The CHC Dialect Service saw its largest-ever turnout at its recent Oldies Concert—abundantly above what pastor Maria Tok imagined.
City Harvest Church’s Dialect Service is a marvel to behold. Each week, hundreds of dialect-speaking individuals—mostly elderly persons—gather to worship God in Hokkien and Cantonese, and to hear the Word of God preached by an animated Maria Tok, the pastor in charge of the service.
Once a year, Dialect Service conducts its main outreach event, a big blowout concert featuring dancers and singers who perform classic songs in Mandarin and various dialects, dressed to the nines. Oldies Concert has become something of an institution, an annual treat that both audience and volunteers look forward to.
Rehearsals for the ninth Oldies Concert began three months before the actual performance, which happened at the church’s Jurong West auditorium on Sep 10. “What’s most impressive is that all the participants putting together the concert were volunteers,” said Mervyn Lim, the CityWorship staffer who oversees the Dialect Service music team.
Indeed, Dialect Service only has a staff of three. Its weekly services are run by volunteers. This year’s Oldies Concert saw seven dancers, 14 singers, 14 band members, and eight makeup artists putting the show together.
“I’ve been serving in Dialect Service as a musician for five years now,” says Mike Ye, the guitarist of the band. “To me, it’s my calling from God to lead people to the holy place with praise and worship.
“At first, I thought the concert was a showcase of talents at an evangelistic event. However, given that this year’s theme was ‘Love’, I could sense God’s presence even before the concert began. I saw God starting to heal people’s hearts once the concert started. What impacted me the most was how God showed us His love in so many different ways—His love is great and unwavering without doubt for those believed in him.”
Bassist Colin Chee started serving in Dialect Service because he knew that God would touch the hearts of many through the stories behind each song.
“I am moved when the elderly recall fond memories of their younger days though these songs. They clap along, dance, laugh, shed tears and sing along.”
The crew, though working with a tight budget, lacked no imagination. Two stage designers turned hundreds of empty plastic bottles into beautiful “lamps” with the use of light bulbs. These played a part in Tok’s message that day.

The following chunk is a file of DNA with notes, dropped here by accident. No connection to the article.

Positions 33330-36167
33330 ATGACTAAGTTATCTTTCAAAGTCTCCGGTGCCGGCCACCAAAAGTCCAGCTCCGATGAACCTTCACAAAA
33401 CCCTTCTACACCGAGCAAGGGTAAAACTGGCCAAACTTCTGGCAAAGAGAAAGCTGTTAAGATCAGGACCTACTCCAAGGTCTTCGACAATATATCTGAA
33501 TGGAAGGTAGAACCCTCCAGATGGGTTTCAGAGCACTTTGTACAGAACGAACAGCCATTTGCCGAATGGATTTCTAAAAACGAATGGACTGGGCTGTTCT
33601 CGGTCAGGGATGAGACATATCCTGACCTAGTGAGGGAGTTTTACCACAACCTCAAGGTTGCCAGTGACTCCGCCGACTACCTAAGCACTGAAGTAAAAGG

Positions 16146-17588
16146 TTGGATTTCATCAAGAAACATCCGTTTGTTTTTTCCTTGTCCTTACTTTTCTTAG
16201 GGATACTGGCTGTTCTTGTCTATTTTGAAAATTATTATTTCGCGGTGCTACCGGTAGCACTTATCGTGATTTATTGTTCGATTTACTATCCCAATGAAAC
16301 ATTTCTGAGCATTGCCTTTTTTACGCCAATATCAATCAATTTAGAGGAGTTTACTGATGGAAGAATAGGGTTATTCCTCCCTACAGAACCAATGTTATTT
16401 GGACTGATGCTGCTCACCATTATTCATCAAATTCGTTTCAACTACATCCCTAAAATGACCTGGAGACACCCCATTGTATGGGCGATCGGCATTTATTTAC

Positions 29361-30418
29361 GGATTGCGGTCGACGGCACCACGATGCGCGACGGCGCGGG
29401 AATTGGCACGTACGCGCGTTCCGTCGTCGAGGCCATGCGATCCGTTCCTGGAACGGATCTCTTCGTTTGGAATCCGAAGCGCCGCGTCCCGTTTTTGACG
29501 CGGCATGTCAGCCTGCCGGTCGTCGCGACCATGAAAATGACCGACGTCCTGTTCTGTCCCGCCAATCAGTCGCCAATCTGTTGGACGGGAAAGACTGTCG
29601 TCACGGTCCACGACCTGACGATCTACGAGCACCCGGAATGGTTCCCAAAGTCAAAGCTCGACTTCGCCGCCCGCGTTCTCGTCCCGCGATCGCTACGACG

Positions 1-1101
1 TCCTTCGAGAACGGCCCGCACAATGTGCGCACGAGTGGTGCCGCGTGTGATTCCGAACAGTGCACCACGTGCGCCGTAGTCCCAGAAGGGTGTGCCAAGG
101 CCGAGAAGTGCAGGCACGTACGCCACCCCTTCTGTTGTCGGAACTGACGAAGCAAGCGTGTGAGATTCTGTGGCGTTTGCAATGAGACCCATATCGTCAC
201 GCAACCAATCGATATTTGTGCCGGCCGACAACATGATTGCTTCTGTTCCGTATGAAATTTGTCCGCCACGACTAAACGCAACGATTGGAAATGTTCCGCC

“Psalm 27:1 says, ‘The Lord is my light and my salvation; Whom shall I fear? The Lord is the strength of my life; Of whom shall I be afraid’. I want these pieces to remind the seniors that even though they feel useless, when they have Jesus on the inside, He will bring light into their world,” said Tok, her point enhanced by the “lamps”.
Go To The Highways And Byways
The most important aspect of the preparation work was the outreach. Dialect Service volunteers knocked on doors in estates like Dakota to invite dialect-speaking elderly people to the concert.
“They weren’t so interested in our flyer, but when I showed them the trailer that we did, that got them interested,” said Emily Loo, a pastoral supervisor in Dialect Service.
The trailer was a short promotional video put together by a team led by Lucas Chia, a creative production associate with City Harvest Church. Upon hearing what Tok had in mind, Chia quickly pulled together Mark Kwan, the church’s creative director and Melvin Lee, a media editor to produce a charming short video featuring two Dialect Service singers as a loving elderly couple who planned a date to the Oldies’ Concert.
The video, which was shared via social media and played at CHC’s services, was instrumental in drawing many to the concert.
All things work together for good to those who love God—a verse that came to pass when a volunteer was blessed with a $25,000 commission and decided to use it to sponsor a buffet for all the concert goers!
The fruit of all the labor of the staff and volunteers was great: 1,334 people came for the concert and 74 of them gave their hearts to Jesus—a groundbreaking number for Dialect Service.
“Doubting God Is A Dumb Thing To Do!”
Early this year, pastor of Dialect Service, Maria Tok was feeling discouraged. Despite all the hard work of her team and volunteers, the service had not seen a breakthrough in attendance for a long time.
Then she read the story of Elizabeth and Zechariah in Luke 1 while preparing for devotion for her staff. Zechariah the priest and his wife Elizabeth were “both righteous before God, walking in all the commandments and ordinances of the Lord blameless. But they had no child, because Elizabeth was barren”.
Tok realized that Elizabeth’s barrenness was not a punishment from God. The Bible called them “righteous”; God had a bigger plan for the couple: when Zechariah’s lot fell to burn incense (a rare opportunity) an angel told him that Elizabeth would be pregnant with a baby and they were to call the baby John.
Likewise, Tok believed that God had a bigger plan for Dialect Service. She held on to Luke 1:25, where Elizabeth said, “Thus the Lord has dealt with me, in the days when He looked on me, to take away my reproach among people.” God, said Tok, is the ultimate promise keeper.
With that in mind, Tok went knocking on the doors of the elderly with her volunteers, believing for 1,000 seniors for her annual evangelistic meeting, the Oldies Concert. In one night, they knocked on almost 900 doors. Still, Tok doubted that more than 900 would turn up on the actual day.
“But who agrees with me that doubting God is a dumb thing to do?” she said with a smile.
On the day of the concert, the buses which were sent to bring the people to Jurong West were filled to overflowing and volunteers had to bring seniors to church in taxis—Dialect Service saw its biggest ever attendance that day: 1,336.